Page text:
What do the kids know that we’ve forgotten?

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December 7, 2016

Outsider Art

Addison is an outsider artist. Entirely self-trained, she found her subject by surviving a disaster, not through teachers, theories, or predecessors. Indeed, her kind of art has no school to learn from, because the Spill Zone is its own world—and its own harsh teacher as well.

There’s something romantic about artists producing outside the influences of theories and fashions. A sense that somehow their art is purer, more original, less tainted by the world of commerce. More innocent.

But there’s one big downside to innocence: you’re more likely to be exploited. Addison realizes this in Tan’ea Vandersloot’s fancy limo, drinking champagne, on her way to New York City—the world capital of art. Her dealer has been ripping her off, giving her a third of what he owes her. On top of which, Marty has failed at his one real job: keeping her safe from the rest of the world.

Innocence never lasts.

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image of commenter, Eli
Eli
3 months ago

I love it. The description oh my. ???????????? awe I love you Scott. I also love broadcasting live to other strangers. That reminds me of Extras:) I'm so extra lol

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November 30, 2016

The Devil in the Details

“They wanted Lexa, like they wanted everyone who escaped that night. For testing.
“Especially the little kids who got out on the school bus.
“You probably heard about them.”

With this bit of backstory, I wanted to make Lexa’s escape part of the larger mythology of the Spill. Whenever tragic events happen, there are always details that stick in our minds—the dog that warned its owners of the earthquake, the passenger who missed the flight that crashed. Any details that don’t quite add up, of course, are the stickiest. Incomplete information turns into mysteries, which lead to conspiracy theories, fake news, and urban legends.

Like Nine-eleven truthers in our reality, Addison’s world is full of people who see the Spill as a coverup rather than an enigma. Who pick apart every particular of the story, glomming onto inconsistencies and perplexities. Who try to expose the devil in the details, because they assume that’s where the truth must lie.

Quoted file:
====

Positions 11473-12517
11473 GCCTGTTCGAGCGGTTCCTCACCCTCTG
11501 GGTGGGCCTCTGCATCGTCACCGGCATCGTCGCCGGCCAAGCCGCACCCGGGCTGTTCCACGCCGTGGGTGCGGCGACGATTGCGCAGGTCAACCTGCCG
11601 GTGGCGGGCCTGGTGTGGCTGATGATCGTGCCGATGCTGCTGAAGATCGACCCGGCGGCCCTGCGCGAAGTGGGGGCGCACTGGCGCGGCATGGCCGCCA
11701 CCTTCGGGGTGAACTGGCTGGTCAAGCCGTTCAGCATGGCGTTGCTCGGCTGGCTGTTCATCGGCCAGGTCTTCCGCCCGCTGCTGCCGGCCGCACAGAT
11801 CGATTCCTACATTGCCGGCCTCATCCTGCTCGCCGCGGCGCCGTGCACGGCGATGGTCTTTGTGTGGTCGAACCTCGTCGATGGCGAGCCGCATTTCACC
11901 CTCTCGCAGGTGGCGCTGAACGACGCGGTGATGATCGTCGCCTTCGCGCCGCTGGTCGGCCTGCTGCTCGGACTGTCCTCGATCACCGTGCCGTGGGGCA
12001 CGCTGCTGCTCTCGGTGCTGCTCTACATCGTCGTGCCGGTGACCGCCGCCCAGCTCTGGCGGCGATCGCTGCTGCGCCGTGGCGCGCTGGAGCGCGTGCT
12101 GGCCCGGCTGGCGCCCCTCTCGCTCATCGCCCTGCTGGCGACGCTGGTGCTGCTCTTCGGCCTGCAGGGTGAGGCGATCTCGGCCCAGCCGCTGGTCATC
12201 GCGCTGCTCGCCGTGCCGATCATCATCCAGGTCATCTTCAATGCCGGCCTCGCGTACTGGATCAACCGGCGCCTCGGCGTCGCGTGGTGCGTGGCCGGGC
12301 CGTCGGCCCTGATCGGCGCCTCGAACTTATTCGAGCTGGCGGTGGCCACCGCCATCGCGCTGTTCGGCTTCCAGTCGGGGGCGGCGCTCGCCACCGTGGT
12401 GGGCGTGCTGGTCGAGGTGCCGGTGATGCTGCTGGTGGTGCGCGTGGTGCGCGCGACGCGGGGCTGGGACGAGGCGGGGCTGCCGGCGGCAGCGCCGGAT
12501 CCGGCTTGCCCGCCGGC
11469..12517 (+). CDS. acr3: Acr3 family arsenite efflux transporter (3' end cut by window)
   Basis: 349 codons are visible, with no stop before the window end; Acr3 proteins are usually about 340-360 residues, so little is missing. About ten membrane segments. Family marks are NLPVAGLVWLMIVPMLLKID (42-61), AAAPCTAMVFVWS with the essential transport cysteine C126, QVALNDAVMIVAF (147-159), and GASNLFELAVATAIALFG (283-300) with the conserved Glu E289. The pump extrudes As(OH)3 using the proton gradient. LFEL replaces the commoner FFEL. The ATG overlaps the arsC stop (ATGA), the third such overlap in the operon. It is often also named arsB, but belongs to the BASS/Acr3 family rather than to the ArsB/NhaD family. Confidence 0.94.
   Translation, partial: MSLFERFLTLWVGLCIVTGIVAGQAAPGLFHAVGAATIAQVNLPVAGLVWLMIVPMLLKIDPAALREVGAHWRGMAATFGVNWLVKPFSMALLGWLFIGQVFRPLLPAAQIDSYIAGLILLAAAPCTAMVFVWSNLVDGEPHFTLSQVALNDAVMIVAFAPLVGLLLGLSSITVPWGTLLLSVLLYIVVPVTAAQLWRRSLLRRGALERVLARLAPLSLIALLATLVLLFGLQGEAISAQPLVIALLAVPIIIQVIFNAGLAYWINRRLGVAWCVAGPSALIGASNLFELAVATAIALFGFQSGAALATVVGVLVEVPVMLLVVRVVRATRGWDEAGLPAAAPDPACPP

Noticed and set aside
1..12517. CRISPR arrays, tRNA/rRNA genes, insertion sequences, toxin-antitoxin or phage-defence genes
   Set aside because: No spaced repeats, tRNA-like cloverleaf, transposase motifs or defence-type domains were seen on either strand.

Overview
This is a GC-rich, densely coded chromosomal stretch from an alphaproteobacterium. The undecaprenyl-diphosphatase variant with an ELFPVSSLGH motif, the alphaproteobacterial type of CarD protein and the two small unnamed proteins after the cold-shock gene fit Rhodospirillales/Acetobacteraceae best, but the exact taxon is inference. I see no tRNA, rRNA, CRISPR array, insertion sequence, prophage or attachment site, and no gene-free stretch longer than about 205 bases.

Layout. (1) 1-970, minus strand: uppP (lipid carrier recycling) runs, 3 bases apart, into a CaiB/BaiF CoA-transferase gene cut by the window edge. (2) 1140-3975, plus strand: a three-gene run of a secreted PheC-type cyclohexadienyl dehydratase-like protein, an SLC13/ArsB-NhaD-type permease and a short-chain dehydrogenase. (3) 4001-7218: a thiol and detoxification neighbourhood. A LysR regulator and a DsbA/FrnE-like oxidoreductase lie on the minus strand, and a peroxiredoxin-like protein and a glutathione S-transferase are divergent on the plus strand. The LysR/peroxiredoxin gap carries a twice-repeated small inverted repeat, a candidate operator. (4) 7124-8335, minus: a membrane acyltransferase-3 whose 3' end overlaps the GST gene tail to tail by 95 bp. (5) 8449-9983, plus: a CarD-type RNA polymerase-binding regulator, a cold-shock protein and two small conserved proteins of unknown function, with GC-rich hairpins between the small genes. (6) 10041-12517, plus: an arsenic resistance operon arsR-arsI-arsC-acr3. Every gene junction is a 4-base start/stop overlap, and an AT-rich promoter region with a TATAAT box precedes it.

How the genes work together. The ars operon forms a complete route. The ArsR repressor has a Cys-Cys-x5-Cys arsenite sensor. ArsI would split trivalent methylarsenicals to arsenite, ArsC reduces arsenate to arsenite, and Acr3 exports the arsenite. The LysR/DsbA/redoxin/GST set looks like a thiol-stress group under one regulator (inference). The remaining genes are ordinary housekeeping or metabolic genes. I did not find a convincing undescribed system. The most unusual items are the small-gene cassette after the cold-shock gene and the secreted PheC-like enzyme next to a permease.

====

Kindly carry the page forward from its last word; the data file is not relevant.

Addison herself is a more practical sort, focused on the day-to-day business of making ends meet. She wants to be left alone to do her art, but her little sister is one of those mysteries within a mystery: the kids on the driverless school bus. That puts Addison’s desire for privacy at odds with the rest of the world’s hunger for information, secrets, even misinformation. Of course, her art has the same inherent contradiction—it pushes her out into the public, when secrecy is essential to her process.

In a way, Addison’s art is just another layer of commerce that surrounds the Spill. Alex has elegantly backgrounded others in this scene: Nano Burgers, the lurid Spill Zone Cafe, geiger counters for sale. And there’s that other, more tragic layer, the ever-present pictures of missing persons taped to store windows. Reminders that the Zone is full of not just unknowns, but unfinished business, uncompleted lives.

With a gentle shove from a well meaning patron, Addison might find these perplexities and oppositions starting to collapse.

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November 23, 2016

Sense of Place

Hi, I am Alex Puvilland, the artist who illustrated Spill Zone. I will post on the blog from time to time to talk about the book from the point of view of the illustrator.

In early December 2014, I went on a field trip to Poughkeepsie and New Paltz in upstate New York to research locations for Spill Zone.

In this day and age, anyone anywhere can go onto Google Earth and explore almost every place in the United States; you don’t have to go any further than your computer to find great photos of whatever reference you need. But if you work on a story taking place in a real city, nothing beats actually being there in person.

Walking around the streets exposes you to new possibilities. You notice what’s characteristic or different about your surroundings. You hunt for that little special detail that will evoke everything. You breathe in the mood of the place. You’re suddenly in the steps of your character as he or she will evolve in that same setting. When it will be time for you to draw out the scene, you will remember if it was cold, windy, if the street was narrow, steep, if the place was dark, bright, gloomy, happy, etc. . .